Weapons and Spirits can be upgraded using the series’ iconic smithing system whereby attack thresholds can only be overcome by collecting the stronger version of an upgrade material. Thankfully, weapon affinity and intrinsic elemental damage can be changed at no cost, allowing the you to switch between things like a Standard affinity, Quality affinity for stat-scaling damage and things like Fire and Frost damage.
Ever since Dark Souls, the genre has been a quasi-open world experience. You could, in some instances, go to just about anywhere in the map at any time, provided you knew the path. Now, Elden Ring has fully embraced the open world format, allowing you to venture to the far corners of the world with the only obstacles being the challenges faced along the way.
To aid in your exploration of the Lands Between is your steed, Torrent, which can be summoned instantly. Torrent is capable of double-jumping and using gusts of wind to leap great heights. The horse is also instrumental during some larger boss fights, where speed is key, allowing you to gallop in on horseback, swinging your sword as you go.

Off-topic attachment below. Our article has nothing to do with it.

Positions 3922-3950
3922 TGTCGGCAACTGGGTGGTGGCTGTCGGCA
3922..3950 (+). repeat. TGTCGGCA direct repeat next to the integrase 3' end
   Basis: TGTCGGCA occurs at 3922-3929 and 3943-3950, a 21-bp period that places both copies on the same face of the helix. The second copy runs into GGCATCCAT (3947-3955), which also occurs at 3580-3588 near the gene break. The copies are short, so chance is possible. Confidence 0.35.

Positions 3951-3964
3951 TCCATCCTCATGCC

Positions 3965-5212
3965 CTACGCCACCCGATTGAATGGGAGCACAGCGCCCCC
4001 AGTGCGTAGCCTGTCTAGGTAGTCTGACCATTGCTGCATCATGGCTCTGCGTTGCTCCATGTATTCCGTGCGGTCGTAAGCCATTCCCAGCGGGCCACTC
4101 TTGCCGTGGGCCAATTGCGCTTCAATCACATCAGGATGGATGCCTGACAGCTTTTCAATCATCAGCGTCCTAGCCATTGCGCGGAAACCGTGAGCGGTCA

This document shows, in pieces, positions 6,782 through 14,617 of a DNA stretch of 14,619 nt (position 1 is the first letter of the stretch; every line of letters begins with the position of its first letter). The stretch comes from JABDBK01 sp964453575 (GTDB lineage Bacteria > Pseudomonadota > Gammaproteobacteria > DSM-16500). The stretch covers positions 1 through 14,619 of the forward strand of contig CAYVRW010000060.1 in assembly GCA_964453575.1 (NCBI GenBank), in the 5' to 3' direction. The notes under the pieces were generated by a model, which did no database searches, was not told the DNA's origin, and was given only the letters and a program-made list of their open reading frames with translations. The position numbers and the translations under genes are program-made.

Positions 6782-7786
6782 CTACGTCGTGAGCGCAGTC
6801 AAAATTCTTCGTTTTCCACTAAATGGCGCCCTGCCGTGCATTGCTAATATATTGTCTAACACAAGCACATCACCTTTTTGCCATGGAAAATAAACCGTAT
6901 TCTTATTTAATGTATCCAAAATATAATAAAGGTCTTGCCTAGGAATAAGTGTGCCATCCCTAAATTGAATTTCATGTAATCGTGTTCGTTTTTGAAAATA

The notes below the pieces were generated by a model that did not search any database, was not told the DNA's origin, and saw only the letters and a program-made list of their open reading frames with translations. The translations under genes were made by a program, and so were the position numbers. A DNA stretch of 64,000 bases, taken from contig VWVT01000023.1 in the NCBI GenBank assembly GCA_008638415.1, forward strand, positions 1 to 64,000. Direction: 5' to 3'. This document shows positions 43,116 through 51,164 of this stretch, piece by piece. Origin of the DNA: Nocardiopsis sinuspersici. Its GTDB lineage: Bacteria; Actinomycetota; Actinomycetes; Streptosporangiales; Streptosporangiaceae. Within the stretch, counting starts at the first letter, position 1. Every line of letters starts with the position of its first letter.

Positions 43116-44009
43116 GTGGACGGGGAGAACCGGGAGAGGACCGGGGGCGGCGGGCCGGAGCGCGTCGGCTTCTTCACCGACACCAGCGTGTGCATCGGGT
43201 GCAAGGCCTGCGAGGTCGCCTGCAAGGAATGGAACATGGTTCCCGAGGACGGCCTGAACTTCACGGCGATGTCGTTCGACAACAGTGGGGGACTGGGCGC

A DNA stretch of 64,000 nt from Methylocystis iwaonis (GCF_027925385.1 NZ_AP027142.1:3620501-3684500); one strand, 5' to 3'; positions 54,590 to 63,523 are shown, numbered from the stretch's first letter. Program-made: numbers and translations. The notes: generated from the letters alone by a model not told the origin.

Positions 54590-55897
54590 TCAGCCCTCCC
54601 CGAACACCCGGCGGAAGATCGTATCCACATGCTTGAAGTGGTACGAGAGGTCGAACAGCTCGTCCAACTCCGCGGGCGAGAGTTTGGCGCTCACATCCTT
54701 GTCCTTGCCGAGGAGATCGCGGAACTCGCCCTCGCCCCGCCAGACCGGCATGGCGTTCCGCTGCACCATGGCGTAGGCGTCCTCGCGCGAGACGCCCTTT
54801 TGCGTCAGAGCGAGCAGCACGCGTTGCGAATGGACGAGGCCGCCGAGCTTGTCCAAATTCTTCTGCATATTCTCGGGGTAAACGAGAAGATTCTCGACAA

Thankfully, Torrent is available right out of the gates, which alleviates any of the potential tedium that can come with exploring such a vast open world. Better yet, where other open world games falter with the content between the major locations, Elden Ring is positively packed with little moments and treats to discover.
Quite often I would be galloping towards the next major landmark on the horizon, only to be distracted by a band of soldiers marching along the road or a major enemy defending a doorway in the side of a cliff. There are also classic open world tropes, cleverly disguised in a way that only FromSoftware can do. There are sorcerers’ towers dotted on the map, locked until you can solve their puzzle, which grants you access to the top where a reward awaits. There are also paintings to discover out in the world, and if you manage to find the area depicted, a treasure can be earned.